By John Holland, Chief Content Officer, CustomerCentric Selling® – The Sales Training Company
This article is a continuation from last week’s article, as part of the IIWII series.
With few exceptions, sellers want to achieve quota. When they aren’t year to date or better, sales managers often tell them what and how much to do. Let’s assume a seller is having trouble finding new opportunities and building pipeline. A manager will likely tell them to spend more time on bus dev activities (quantity of effort), call at high levels, lead with business issues, avoid leading with product and qualify new opportunities. As I hope you see, these are all valid suggestions, but such advice won’t help sellers improve the quality of their bus dev efforts unless managers teach or model how to do these things.
When dispensing such advice to sellers the elephant in the manager’s office is that sellers lack the requisite execution skills. When performance lags, managers should step back and assess whether the issue(s) for a seller is that he or she will not or cannot execute tasks. Will not requires a manager to motivate a seller whose attitude must be addressed. The more frequent problem is that sellers cannot perform task and means there are one or more skill deficiencies that managers must try to identify and address. In life as in sales you can ask someone to do a task they don’t know how to do but the results will be disappointing.
In creating the CustomerCentric Selling® sales process the coauthors identified 8 steps in the buying process and mapped the skills needed to execute sales ready messaging® to achieve each of these defined milestones. Sellers attending workshops leave with a common set of skills and a degree of mastery through supervised role-plays. Sales managers are given approaches to assessing potential gaps and setting up custom programs to help sellers shore up deficient areas both in the core workshop as well as in one-day Sales Process Management Workshops.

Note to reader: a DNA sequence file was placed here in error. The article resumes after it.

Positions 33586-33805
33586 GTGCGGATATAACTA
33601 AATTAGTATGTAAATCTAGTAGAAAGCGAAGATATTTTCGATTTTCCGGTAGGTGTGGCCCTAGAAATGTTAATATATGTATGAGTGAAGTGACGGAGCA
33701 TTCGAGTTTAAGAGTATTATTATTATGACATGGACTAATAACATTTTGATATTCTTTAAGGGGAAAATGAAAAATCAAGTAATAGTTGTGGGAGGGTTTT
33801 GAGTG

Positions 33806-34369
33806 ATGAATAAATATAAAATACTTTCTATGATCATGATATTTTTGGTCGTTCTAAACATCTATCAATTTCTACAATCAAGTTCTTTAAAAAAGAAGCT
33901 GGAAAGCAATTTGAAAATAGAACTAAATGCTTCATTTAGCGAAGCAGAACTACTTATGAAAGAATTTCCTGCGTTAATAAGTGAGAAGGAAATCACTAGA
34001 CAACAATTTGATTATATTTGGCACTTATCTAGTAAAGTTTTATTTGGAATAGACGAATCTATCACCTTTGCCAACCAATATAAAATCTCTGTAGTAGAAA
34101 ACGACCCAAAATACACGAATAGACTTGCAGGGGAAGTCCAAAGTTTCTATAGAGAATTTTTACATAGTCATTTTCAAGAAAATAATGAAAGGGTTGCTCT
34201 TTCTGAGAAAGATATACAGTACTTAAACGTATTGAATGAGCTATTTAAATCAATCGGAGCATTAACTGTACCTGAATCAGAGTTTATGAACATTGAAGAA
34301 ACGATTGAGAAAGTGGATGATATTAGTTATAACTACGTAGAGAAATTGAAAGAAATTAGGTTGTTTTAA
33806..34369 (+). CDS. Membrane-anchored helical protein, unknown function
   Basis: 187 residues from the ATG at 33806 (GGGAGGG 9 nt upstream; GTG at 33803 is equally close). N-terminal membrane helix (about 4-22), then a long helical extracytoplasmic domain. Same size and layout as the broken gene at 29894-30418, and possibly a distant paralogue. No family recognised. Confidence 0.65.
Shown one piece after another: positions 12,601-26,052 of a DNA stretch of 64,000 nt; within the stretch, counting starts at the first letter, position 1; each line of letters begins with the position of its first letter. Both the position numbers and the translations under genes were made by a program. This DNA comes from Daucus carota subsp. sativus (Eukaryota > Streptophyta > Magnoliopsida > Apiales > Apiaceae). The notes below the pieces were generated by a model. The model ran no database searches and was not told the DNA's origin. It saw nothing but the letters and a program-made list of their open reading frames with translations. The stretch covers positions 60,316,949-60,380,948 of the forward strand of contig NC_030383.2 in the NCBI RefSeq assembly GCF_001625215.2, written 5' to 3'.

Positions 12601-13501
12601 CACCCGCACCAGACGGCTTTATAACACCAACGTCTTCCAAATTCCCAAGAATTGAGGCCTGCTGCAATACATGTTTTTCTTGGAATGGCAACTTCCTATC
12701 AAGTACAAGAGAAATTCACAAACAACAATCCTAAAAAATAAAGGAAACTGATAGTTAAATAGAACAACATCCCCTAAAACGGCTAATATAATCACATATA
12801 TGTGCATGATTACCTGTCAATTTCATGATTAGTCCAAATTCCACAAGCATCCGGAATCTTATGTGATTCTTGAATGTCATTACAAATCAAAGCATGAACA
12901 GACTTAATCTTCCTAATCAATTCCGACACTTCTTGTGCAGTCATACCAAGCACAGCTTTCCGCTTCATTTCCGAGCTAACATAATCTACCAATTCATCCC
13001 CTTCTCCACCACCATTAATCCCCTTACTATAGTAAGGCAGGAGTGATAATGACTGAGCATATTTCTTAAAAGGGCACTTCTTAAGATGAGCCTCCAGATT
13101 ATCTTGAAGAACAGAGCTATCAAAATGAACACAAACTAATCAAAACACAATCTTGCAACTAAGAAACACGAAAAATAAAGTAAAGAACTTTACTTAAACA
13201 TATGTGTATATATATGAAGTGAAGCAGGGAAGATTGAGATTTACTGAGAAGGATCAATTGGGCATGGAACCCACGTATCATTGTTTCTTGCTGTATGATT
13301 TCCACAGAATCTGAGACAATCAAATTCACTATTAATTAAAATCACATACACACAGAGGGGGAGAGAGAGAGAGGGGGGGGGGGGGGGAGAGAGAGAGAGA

In taking a broader look, other silos (Product Marketing, Product Development and Product Marketing) should have an overview of the process to better understand their roles in supporting the sales with the ultimate goal of providing superior buying experiences. A necessary step in doing this is to create granular definitions of the deliverables each silo must provide and ensure the staff has the requisite skills to create them.
Organizations have and will continue to realize benefit from upgrading the skill sets of their sales staff and creating sales ready messaging® for them to execute. Organizations that take the time to define the roles of other silos that intersect with sales, define deliverables and provide the skills needed to create them will enjoy a higher probabilities of making the buyer experience a sustainable competitive advantage.
While Sales is the front line interface with buyers, Product Development, Product Marketing and Marketing play vital roles in supporting seller efforts. Sales is most responsible because the end result (revenue) is readily measured. Defining deliverables (results) for supporting silos provides more widespread accountability.